When homeschooling a child between the ages of nine and twelve, there is a lot of pressure from peer pressure. Keep in mind that not all children experience this pressure to be with their peers and like them, while distancing themselves from their parents. These tweens still need lots of attention, eye contact, positive reinforcement and praise, personal communication, and good interaction with their parents. Believe it or not, children this age still like to be read to. Continue to have positive attitudes towards learning; focus on making learning interesting and engaging. Be sure to use positive constructive criticism with as little academic pressure as possible. Focus on providing a safe learning environment that fosters love, acceptance, and ease. Over time, this will increase their feelings of self-worth and help them understand where their values lie.
In this tender age of hormones, mixed emotions, changing feelings, group planning is suggested in the curriculum. Tweens prefer to learn skills that have a real-life reason or purpose. For example, instead of offering you busy work in language arts, ask your child to write a letter to a manufacturing company regarding a defective household product for you. Not only would this make the child feel important, but the learning task would be a much-needed skill in real life. When learning math, use real life examples with money and budgets, maybe even balancing a checkbook. Use graphs and charts to set goals for money earned and savings. Reading about science from a textbook is one way to learn the subject, but conducting experiments or identifying specimens in nature is much more engaging. Daily and weekly chores are necessary to learn responsibility and accountability as an integral part of the family.
Remember to always model what you want to teach. Learn new topics together. Dissect a grasshopper for science, work together on the family budget, etc. Homeschooling allows parents to design a curriculum that benefits their children. Find out where your tween has strengths and weaknesses and plan your curriculum around that.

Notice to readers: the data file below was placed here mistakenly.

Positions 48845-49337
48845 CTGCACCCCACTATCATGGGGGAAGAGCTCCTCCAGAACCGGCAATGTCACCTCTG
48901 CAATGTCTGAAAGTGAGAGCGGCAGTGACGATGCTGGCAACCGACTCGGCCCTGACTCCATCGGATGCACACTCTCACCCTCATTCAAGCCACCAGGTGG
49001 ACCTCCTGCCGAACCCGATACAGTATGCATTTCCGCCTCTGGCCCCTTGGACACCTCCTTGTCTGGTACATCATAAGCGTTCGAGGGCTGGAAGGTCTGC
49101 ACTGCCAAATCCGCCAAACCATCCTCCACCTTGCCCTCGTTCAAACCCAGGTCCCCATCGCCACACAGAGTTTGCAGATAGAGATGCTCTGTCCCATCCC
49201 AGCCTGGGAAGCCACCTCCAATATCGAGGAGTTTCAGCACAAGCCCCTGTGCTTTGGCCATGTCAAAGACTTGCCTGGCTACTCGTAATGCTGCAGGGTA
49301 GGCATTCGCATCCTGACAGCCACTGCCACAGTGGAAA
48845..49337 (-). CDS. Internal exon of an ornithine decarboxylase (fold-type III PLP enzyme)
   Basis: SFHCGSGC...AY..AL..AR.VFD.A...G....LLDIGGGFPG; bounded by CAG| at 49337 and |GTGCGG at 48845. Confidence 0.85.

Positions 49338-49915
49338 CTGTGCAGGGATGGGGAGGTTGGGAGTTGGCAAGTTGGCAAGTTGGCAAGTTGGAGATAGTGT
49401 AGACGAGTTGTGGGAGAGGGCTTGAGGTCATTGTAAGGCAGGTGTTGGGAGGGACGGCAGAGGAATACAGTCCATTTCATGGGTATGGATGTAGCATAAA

Homeschooling and socialization:
When parents talk about homeschooling their children, the most common concern is socialization. Parents worry that their children will not learn to adapt to social situations. Unless the homeschooling parent decides to completely isolate their children from the outside world, this is impossible. In fact, homeschooled children interact more with people of all ages, not just their age group. The average homeschooled child attends more educational field trips during the year than the nonhomeschooled child. Additionally, homeschooled children have more opportunities for extracurricular activities, such as music lessons, sports, and hobbies.
Homeschoolers are equally comfortable with younger children, peers, and adults of all ages. Homeschooled children have daily social interactions with family, neighborhood, and community. Because of this, studies have shown that children who study at home have higher self-esteem. Children who attend school do not experience real world situations, while homeschoolers are definitely more prepared for the real world.
The type of socialization that is experienced in schools is usually negative. Large school environments harbor conformity, teasing, bullying, defiant behavior, popularity contests, and competition. Not surprisingly, homeschooled children have higher self-esteem; the children at home are learning kindness, patience, sharing, respect and understanding. These homeschooled children are not exposed to peer influences that foster peer dependency. Peer-dependent children show diminished positive socialization such as self-esteem, confidence, reverence for their parents, and trust in peers. Although homeschooled children may play with other children in the neighborhood and experience this dependency on peers, strong values and morals are taught at home that override these negative experiences.
Homeschooled children learn to listen to their own instincts and let that guide them in making their own decisions. Conforming to a social group of peers that does not value individuality does not encourage independent thinking, which is necessary for a successful life.